1. Gray Stuff: Psh, who knows what that is.
2. Beef Ragout: Stew? Heavy beef? Just not feeling it after a couple of days of leftover chili and enchiladas. Phew.
3. Cheese Soufflé: HA! You must think I’m some kind of chef. Dream on, buddy.
4. Pie: Just made that.
5. Pudding: Love me some puddin’, but I think I’m leaning to something savory.

…and just what’s so scary about a soufflé? Self, soufflés are really scary. Why? Self, they just…are. You know their reputation. People…regular people, just can’t…they just can’t do it. You better get in that kitchen and start makin’ a dang soufflé. 

The other me is pretty pushy. So, I went in the kitchen and started making a soufflé. If you think I just dreamed up some recipe and threw together some ingredients, well, then I’m the queen of England. No, no, if I was going to make a soufflé, my first soufflé, then I was turning to the best. Alton, this time, you’ve got me. And let me tell you, I didn’t improvise like usual. I followed every step of that recipe. I was not about to try to mess with the tenderness of a soufflé. And y’all know what? That “walk gently and don’t bang stuff while a soufflé is in the oven” is bull-hockey. But you should have seen me walkin’ around that kitchen, lookin’ like a dang nerd, telling the dog to tip-toe and my husband to put his fork down on the plate a little more gently and washing the dishes with enough water pressure to bathe a ladybug. Like I said, I was doing everything I could to make those things rise, rise, rise.

And, y’all, they did. They did! I’ll bet they got five inches high while in the oven. It’s natural for them to gradually sink once removed (argh, and so hard to photograph), but they rose. Lumière would certainly serve these proudly to Belle.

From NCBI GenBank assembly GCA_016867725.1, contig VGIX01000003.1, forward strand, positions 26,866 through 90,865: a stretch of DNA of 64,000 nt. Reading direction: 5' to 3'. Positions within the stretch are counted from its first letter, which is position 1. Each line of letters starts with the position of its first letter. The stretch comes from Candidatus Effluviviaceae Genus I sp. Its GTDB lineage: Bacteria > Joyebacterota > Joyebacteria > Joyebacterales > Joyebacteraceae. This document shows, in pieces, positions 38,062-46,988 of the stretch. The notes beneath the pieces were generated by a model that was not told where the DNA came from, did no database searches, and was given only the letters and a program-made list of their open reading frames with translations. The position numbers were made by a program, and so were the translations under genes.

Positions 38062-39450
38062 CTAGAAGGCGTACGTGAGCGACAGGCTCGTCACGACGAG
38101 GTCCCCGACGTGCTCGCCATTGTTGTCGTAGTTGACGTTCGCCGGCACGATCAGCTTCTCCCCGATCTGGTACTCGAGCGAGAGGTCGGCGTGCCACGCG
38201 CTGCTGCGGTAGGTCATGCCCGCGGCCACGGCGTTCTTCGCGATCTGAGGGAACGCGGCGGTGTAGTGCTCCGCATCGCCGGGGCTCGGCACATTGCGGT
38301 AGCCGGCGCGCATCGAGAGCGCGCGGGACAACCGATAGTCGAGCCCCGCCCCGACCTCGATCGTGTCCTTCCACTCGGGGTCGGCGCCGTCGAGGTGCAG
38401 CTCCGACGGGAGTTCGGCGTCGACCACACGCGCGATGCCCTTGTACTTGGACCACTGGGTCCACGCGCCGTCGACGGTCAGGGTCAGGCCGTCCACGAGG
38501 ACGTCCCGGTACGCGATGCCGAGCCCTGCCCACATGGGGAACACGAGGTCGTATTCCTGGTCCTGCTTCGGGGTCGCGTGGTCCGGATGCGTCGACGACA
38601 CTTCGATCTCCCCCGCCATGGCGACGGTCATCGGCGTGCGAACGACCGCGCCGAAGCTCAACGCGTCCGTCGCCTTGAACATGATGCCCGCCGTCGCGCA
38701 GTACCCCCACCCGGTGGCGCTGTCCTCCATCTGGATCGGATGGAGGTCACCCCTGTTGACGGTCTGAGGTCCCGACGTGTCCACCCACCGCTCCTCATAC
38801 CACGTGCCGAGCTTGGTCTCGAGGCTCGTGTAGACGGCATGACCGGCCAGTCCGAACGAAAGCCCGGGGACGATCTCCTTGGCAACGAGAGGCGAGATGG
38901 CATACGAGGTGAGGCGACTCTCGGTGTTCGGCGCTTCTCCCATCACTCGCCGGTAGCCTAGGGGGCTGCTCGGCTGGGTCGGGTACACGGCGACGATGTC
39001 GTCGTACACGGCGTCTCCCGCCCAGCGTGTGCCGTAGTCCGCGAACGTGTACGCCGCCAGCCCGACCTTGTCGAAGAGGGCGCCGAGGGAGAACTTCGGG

cheese soufflé
ingredients
butter, room temperature, for greasing the soufflé
2 tbsp grated parmesan
3 tbsp butter
3 tbsp unbleached all-purpose flour
1 tsp dry mustard
1/2 tsp garlic powder
1/8 tsp kosher salt
1 1/3 cups milk, hot
4 large egg yolks
6 ounces sharp cheddar, grated
5 egg whites, plus 1 tbsp water
1/2 tsp cream of tartar

create
Use room temperature butter to grease an 8-inch soufflé mold (I used little individual ramekins). Add the grated Parmesan and roll around the mold to cover the sides. Cover with plastic wrap and place into the freezer for 5 minutes.
Preheat the oven to 375º. In a small saucepan, heat the butter. Allow all of the water to cook out.
In a separate bowl combine the flour, dry mustard, garlic powder, and kosher salt. Whisk this mixture into the melted butter. Cook for 2 minutes. Whisk in the hot milk and turn the heat to high. Once the mixture reaches a boil, remove from the heat.
In a separate bowl, beat the egg yolks to a creamy consistency. Temper the yolks into the milk mixture, constantly whisking. Remove from the heat and add the cheese. Whisk until incorporated.
In a separate bowl, using a hand mixer, whip the egg whites and cream of tartar until glossy and firm. Add 1/4 of the mixture to the base. Continue to add the whites by thirds, folding very gently (I use a rubber spatula to fold stuff in. It’s flexible and gentle enough for sensitive ingredients).
Pour the mixture into the soufflé mold. Fill the soufflé to 1/2-inch from the top. Place on an aluminum pie pan. Bake in the oven for 35 minutes.

Soufflé comes from the French souffler, which means to puff up. If you can get the technique down pat, your egg mixture will certainly puff up. Give it a try. It’s really not that scary. I have full faith in you, my friend. Besides, if a kitchen full of dancing knives and pans can do it, you certainly can.